Sunday, July 08, 2007

Boston, Baby!

Last February (as in 2006), Joel & I voluntarily bumped ourselves from a flight so that we could receive 2 free tickets on United. We decided to take a trip to Boston this summer using those tickets. It was our first trip just the 2 of us.

We flew out Monday morning and the miracle is that this was all the luggage we brought with us! Just carry-ons! For some, this is not a major accomplishment. But, it is for me! I usually like to bring half my closet with for a 3 day trip. It was actually a really good thing we only had carry ons because we were running a little late and I think we might have missed our flight if we had to wait in the check-in line.

We arrived in Boston mid-afternoon and had one of those "they-must-be-tourists-because-they-don't-have-a-clue-what-they're-doing" moments. You have to take a bus to get to the subway from the airport and we couldn't figure out where we were supposed to go! But, we made it to our hotel and then went out on the town (we were starving by this time!).

We were just blocks from Faneuil Hall & Quincy Market--really old buildings that are now restaurants and shops. We ended up eating at The Purple Shamrock. Then we started walking the Freedom Trail. It was a beautiful afternoon--about 75 degrees and a bit breezy. Just awesome.

If you've ever been to Boston, you know that the Freedom Trail through Boston is a pathway leads you to all of the major Revolutionary War sites. There is actually a painted red line/brick line throughout the city for you to follow. You can't get lost! At every major site there is a large seal (like the one in the picture) in the middle of the line so you know to stop.

We began by going to King's Chapel (built in 1686) and Burial Grounds. Buried here is the woman who Nathaniel Hawthorne is said to have based his character from in The Scarlet Letter. (Joel knew this fact, having just taught the book this year!)

Then is was on to another cemetery--who knew they could be so cool? This was the Granary Cemetery where many Revolutionary War Heroes are buried. The few that I remember are Samuel Adams, John Hancock (his is the biggest headstone in the cemetery, just like his signature!), and Paul Revere.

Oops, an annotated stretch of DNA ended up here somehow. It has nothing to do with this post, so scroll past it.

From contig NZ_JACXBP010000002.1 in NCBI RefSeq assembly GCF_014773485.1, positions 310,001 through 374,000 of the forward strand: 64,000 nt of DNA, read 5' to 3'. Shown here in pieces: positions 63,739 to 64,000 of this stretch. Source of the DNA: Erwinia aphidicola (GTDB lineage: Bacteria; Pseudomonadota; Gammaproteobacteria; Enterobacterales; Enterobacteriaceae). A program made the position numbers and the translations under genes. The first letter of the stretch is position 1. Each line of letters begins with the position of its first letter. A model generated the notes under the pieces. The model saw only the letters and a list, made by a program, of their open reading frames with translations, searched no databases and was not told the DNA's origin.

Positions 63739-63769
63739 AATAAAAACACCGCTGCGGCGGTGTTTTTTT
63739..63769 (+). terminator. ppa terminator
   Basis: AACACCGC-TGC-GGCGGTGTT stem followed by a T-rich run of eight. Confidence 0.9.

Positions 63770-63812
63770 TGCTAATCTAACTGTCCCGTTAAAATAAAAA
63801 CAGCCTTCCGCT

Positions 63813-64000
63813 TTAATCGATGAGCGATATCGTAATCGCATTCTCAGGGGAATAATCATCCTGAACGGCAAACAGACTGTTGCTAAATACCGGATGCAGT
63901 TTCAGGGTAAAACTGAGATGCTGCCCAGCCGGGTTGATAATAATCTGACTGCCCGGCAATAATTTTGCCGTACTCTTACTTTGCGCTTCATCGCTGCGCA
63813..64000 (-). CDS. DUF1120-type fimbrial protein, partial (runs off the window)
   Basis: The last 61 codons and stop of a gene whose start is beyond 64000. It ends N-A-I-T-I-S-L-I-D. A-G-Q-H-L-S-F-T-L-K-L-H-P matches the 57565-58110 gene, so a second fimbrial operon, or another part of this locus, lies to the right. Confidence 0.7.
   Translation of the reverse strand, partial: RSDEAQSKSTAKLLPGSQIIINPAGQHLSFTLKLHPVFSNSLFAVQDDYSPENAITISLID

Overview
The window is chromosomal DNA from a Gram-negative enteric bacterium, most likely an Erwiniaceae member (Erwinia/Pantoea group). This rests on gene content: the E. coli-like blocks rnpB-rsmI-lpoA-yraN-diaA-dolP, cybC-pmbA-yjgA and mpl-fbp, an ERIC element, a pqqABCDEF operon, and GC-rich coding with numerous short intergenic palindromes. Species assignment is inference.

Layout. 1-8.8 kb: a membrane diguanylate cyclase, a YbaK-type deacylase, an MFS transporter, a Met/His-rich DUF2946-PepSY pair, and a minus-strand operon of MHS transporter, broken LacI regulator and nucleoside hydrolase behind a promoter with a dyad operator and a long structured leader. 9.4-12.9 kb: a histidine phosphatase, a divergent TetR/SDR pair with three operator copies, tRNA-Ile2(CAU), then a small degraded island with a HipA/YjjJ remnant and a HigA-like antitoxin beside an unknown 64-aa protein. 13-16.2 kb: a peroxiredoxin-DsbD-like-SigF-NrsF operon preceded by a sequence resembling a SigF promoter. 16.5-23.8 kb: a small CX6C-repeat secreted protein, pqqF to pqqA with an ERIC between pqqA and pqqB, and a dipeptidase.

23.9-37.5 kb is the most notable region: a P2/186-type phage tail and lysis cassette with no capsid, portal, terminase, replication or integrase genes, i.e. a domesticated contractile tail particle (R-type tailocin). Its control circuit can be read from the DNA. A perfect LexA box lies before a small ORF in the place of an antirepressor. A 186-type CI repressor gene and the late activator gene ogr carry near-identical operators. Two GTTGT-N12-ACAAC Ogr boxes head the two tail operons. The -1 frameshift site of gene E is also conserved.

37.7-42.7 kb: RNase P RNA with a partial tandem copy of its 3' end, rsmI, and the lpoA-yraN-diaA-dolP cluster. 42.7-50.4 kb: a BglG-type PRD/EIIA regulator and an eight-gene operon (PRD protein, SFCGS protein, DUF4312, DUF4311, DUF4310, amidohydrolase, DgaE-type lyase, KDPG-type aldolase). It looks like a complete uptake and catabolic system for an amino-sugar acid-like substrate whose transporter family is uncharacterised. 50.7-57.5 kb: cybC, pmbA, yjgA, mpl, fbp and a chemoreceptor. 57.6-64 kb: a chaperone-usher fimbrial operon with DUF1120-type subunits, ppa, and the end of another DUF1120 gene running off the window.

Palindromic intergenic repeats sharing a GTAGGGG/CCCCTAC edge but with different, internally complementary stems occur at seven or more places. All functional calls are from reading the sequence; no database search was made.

From there, we passed by Park Street Church (now being renovated) and the State House Building. Then we walked through Boston Commons and the Public Garden (made famous by the 1942 Caldecott Winner, Make Way for Ducklings by Robert McCloskey). There is a bronze statue depicting a scene from the book in the park. We then tried to ride the swan boats that are also famous, but they were closed (we tried again another day, but got there at 5:01pm and it closes at 5:00!)

We then looped back the way we came and went to a Fife & Drum Concert. We only stayed for about 20 minutes, but it was very cool. They play classic Fife & Drum music from the Revolutionary time period, along with other lesser known music from Great Britain.

Our last stop of the day was at the site of the very first
school in America (we're both teachers, what did you expect?). It is called the Latin School and all that is left of it now is this plaque in the ground. You would walk right past it if you didn't know it was there. It was built in 1635 and has many famous former students, including 4 Harvard Presidents, 5 signers of the Declaration of Independence and it's most famous drop out, Benjamin Franklin. It still operates as an elite school in Boston.

Then it was off to our hotel for a good night's sleep. We had another big day planned for Tuesday!

1 comment:

Ski said...

Wow! I admire you Joel for being able to do all this traveling and be in grad school at the same time. I walked the Freedom trail on an 8th grade trip to the East Coast and I can remember some of the places you mentioned. If you have any interest in history Boston is a great place to go. Glad you had a good time. Sounds like you had nice weather too.